So after months of thinking about my Dear Jane project, I finally got it together this weekend and made six blocks. I only had a chance to photograph four. I found a new technique using freezer paper and I have to say was quite proud of the results. The corners turned out quite squarish and each block was surprisingly close to 4 1/2 inches when completed. Certainly an improvement on some of my earlier attempts!
Some of you may notice that I have been using the past tense. There is a very good reason for that. You see, they have gone. I only realised they were missing this evening, when I couldn't find my bag of sewing I had taken away for the weekend with me anywhere.
So I know the chances are tiny, but if anyone has seen a large black tote bag sitting on Mackerel Beach or Palm Beach Wharf with a weekend's worth of clothes that need washing, Rob's beloved Blundstone boots , six treasured patchwork blocks and an expensive to replace library book, I would love it back. (Don't worry, I won't be holding my breath!)
For the record:
1. Old Windmill. The scraps were from a little tunic and bloomers I made for Madeleine's first Christmas. It was the first time I had sewed with an Oliver and S pattern. Unfortunately these were the last scraps, so I wont be able to make it again.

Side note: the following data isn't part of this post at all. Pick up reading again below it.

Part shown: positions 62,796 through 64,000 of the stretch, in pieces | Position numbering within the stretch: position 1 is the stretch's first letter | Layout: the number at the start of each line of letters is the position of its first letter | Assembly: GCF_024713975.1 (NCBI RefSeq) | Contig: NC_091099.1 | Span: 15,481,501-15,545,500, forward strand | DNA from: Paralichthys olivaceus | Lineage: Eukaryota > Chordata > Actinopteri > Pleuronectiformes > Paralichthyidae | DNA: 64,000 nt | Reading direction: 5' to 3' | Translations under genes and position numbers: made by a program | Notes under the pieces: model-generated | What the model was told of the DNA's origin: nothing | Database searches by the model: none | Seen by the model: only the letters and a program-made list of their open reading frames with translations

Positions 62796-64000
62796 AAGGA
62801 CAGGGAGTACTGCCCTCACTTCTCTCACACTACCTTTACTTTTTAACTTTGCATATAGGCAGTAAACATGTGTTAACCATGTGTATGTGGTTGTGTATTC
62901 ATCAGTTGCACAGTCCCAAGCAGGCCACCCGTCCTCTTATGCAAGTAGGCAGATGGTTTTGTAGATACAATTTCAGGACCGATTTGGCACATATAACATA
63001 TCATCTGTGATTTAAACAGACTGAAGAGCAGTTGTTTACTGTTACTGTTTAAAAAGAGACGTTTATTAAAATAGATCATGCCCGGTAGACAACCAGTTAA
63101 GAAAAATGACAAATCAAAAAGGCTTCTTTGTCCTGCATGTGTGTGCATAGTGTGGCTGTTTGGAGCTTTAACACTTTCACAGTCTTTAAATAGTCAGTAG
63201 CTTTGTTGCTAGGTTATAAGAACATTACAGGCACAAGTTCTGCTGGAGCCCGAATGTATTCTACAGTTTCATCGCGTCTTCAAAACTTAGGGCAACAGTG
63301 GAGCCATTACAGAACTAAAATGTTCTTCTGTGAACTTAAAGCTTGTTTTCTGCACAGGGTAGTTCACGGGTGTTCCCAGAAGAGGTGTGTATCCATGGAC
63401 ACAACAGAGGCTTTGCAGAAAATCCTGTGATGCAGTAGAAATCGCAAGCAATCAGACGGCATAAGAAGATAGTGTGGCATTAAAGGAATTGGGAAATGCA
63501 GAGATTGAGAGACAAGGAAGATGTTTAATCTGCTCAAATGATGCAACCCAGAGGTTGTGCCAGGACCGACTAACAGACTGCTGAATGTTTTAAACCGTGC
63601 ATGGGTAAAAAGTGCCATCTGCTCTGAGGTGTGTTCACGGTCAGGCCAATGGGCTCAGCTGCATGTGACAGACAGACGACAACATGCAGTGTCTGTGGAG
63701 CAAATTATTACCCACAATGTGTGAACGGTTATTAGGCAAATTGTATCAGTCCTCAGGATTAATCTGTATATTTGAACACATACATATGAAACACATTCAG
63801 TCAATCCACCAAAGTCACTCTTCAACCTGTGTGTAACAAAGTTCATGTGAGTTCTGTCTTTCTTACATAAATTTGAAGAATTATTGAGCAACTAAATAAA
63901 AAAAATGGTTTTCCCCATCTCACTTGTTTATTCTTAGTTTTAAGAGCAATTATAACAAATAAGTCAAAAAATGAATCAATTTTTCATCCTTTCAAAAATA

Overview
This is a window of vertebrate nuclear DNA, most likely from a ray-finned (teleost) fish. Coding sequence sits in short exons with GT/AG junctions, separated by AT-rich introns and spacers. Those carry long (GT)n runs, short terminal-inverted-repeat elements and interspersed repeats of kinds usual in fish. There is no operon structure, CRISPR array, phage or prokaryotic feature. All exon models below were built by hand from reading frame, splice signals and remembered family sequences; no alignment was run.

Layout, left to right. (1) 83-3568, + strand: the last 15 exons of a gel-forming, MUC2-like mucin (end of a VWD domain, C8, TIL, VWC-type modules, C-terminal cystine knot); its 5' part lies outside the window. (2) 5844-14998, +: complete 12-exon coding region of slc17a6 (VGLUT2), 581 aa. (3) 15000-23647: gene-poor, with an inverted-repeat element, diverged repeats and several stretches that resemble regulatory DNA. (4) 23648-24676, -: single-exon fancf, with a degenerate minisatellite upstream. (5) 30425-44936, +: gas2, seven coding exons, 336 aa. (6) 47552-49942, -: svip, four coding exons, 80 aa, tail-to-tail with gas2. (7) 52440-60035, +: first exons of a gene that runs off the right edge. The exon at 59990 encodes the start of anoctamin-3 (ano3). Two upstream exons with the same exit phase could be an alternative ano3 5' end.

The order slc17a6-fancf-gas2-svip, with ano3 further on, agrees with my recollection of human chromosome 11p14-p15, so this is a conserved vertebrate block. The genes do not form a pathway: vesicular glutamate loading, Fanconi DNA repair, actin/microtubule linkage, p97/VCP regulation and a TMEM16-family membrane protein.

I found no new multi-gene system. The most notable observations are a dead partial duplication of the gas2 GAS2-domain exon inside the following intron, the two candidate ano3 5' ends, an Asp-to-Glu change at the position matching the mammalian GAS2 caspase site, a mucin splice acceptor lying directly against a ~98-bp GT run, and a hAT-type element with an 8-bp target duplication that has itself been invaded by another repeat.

2. Kaye's Courtyard. I still haven't finished the Amy Butler Liverpool Tunic I am making for myself in this fabric. Plenty more scraps so definitely reproducible.
3. Doris's Dilemma. Again not reproducible. I used this fabric in some folders I made as a farewell gift for Madeleine's class when she left earlier this year.
4. Field of Dreams. I used this fabric in a shirt for Madeleine. It was the first Japanese Pattern I had used. I can still remember the brain strain as I traced that pattern off! I may be able to find a few more scraps if I dig around.
I know in the scheme of things it is a very small loss, but I am going to let myself be sad for an evening and then start again tomorrow.